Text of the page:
• CONSEQUENTLY• Effective decision-making and operations is more about rhythm and synchronization, rather than being simply fast or slow.
    • THIS IS BECAUSE VELOCITY HOMOLOGY IMPACTS HOW WE: • Think about the relationship between an organization and the temporal characteristics of its environment. • Keeping in time with the environment (external entrainment) is still important, but …. • Synchronizing organizational activities (internal entrainment) to be uniformly fast/slow might not be. See: McCarthy, I.P., Lawrence, T.B., Wixted, B., and Gordon, B. 2010. A Multidimensional conceptualization of environmental velocity. Academy of21 Management Review, 35(4), 604-626
    • AND VELOCITY COUPLING IMPACTS HOW WE • think about the stability of velocity conditions and the impacts on how organizations coordinate changes in the pace and direction of their internal activities. For example: – Scanning, coordination mechanisms, and boundary spanning – Modularity of products, processes and organizations – Temporal orientations: monochronic versus polychronic – New product development frameworks: linear vs. recursive See: McCarthy, I.P., Lawrence, T.B., Wixted, B., and Gordon, B. 2010. A Multidimensional conceptualization of environmental velocity. Academy of22 Management Review, 35(4), 604-626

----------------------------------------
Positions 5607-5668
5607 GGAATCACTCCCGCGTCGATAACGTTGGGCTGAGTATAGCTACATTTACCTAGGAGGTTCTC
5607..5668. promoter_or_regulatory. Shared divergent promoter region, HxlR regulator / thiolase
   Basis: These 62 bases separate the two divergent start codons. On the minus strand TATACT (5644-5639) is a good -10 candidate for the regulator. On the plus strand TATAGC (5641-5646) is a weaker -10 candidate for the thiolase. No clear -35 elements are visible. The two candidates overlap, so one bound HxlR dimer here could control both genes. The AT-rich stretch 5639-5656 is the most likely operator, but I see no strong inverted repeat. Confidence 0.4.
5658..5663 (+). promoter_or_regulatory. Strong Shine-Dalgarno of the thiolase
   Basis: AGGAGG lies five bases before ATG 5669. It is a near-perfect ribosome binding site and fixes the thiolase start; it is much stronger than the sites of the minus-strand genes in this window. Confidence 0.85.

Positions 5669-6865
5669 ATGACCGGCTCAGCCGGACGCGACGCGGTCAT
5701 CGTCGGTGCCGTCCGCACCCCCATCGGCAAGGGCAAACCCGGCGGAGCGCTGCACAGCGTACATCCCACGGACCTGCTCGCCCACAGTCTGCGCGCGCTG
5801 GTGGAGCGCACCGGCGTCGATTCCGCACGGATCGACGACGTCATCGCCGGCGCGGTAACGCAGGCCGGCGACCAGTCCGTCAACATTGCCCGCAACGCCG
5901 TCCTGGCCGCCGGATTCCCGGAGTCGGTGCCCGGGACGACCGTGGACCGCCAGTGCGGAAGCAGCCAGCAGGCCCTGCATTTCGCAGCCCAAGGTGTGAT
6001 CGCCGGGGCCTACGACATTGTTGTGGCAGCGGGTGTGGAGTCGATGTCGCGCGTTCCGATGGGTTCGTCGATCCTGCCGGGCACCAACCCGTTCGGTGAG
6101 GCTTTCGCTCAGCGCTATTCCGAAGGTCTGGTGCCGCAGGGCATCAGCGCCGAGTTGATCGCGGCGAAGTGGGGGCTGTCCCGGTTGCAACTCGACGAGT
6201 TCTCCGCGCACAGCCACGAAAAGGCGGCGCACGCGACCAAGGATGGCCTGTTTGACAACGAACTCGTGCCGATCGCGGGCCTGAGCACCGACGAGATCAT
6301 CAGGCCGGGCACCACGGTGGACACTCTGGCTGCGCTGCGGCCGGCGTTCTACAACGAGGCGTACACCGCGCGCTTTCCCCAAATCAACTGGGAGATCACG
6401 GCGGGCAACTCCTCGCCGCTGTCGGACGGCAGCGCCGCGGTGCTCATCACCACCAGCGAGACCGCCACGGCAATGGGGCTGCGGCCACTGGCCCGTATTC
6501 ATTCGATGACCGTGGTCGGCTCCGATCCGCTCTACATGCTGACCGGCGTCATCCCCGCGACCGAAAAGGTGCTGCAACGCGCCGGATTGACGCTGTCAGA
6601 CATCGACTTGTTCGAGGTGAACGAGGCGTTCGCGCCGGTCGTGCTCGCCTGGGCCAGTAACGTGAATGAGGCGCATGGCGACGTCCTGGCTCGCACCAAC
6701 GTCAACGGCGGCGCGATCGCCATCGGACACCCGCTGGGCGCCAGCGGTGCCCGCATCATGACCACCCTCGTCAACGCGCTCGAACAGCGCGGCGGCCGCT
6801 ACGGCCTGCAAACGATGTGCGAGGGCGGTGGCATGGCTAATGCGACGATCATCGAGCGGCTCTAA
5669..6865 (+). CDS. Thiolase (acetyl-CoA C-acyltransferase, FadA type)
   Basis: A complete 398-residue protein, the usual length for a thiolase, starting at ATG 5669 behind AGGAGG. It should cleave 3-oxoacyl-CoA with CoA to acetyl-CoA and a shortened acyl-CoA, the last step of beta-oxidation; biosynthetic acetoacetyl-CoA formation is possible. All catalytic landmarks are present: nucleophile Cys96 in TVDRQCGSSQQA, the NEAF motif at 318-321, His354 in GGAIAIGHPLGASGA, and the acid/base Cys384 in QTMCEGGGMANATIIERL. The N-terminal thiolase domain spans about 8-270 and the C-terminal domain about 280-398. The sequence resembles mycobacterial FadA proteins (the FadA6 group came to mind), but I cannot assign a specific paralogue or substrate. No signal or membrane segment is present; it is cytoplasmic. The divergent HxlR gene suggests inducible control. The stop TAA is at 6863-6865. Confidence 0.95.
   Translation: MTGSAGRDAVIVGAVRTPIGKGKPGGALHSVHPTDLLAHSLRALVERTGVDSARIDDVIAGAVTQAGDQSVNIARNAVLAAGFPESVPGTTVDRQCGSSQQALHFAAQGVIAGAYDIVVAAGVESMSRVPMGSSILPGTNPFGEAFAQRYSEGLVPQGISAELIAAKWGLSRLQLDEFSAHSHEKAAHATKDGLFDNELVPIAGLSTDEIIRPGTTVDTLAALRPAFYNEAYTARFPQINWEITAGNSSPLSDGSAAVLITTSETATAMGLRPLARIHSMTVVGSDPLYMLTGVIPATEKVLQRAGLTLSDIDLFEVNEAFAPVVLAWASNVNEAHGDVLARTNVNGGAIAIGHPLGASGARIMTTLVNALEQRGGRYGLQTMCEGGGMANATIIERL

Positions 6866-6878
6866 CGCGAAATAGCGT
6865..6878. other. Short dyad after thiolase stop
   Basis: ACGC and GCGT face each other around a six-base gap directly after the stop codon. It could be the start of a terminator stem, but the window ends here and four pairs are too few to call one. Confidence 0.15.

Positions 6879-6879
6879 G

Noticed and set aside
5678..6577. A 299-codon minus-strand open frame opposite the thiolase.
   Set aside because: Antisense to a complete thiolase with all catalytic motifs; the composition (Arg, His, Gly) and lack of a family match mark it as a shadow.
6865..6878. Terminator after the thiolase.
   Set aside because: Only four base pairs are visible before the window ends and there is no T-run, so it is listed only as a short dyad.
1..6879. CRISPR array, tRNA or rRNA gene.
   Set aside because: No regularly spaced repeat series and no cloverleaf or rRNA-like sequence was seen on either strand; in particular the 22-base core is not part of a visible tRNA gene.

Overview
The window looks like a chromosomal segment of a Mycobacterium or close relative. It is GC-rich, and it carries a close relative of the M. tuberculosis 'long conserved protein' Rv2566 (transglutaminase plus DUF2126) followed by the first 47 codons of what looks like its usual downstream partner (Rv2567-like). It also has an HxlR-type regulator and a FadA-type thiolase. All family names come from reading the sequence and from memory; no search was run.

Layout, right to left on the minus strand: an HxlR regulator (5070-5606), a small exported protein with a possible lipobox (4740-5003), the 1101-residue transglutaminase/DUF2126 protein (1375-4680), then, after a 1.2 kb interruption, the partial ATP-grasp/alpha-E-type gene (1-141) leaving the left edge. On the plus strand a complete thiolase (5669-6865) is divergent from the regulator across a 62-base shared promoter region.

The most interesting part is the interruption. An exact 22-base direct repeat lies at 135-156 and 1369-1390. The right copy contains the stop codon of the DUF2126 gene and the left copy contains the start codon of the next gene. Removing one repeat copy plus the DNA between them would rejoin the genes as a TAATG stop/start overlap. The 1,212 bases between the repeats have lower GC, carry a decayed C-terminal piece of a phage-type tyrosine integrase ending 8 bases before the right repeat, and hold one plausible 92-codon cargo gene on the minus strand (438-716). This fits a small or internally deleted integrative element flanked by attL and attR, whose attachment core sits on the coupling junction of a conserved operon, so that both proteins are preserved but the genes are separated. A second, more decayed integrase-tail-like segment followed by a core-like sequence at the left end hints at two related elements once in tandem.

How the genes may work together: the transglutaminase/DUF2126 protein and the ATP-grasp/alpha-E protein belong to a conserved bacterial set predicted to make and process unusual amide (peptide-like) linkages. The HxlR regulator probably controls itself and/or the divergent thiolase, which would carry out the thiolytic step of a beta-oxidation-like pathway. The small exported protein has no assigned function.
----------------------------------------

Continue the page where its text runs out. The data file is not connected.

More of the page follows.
• TEMPORAL ORIENTATIONS Loose Coupling and Tight Coupling and Monochronic Teams Polychronic Teams Focus on one job at a time Focus on many jobs at once View time as linear and fixed View time as tangible and malleable Hate missing deadlines Not too worried by deadlines Guided by “clock time” Guided by “event time” Time is money Time is information(Ancona, Okhuysen & Perlow, 2001; Bluedorn & Denhardt, 1988; Hall, 1959).
    • NPD FRAMEWORKS Loose Coupling and Linear Tight Coupling and Recursive Frameworks FrameworksDescriptive Relatively fixed, discrete and A process with concurrent andBasis sequential stages. multiple feedback loops Connections, flows and between stages that generate outcomes are comparatively iterative behavior and deterministic. outcomes that are more difficult to predict.Insights & Simple and effective The dynamic, nonlinear andOutcomes representation of the fluid nature of the process. structural logic and flows. Suited to more radical Suited to incremental innovations. innovations activity.
    • LINEAR FRAMEWORKWaterfall model (Royce,1970)The Stage Gate model (Cooper, 1990The compression model (Eisenhardt & Tabrizi, 1995) Strategic input and monitoringIdea Product Prod’ Product Testing & or Concept Launch & t Design ValidationNeed Ramp-up S S S S G G G G 1 2 3 4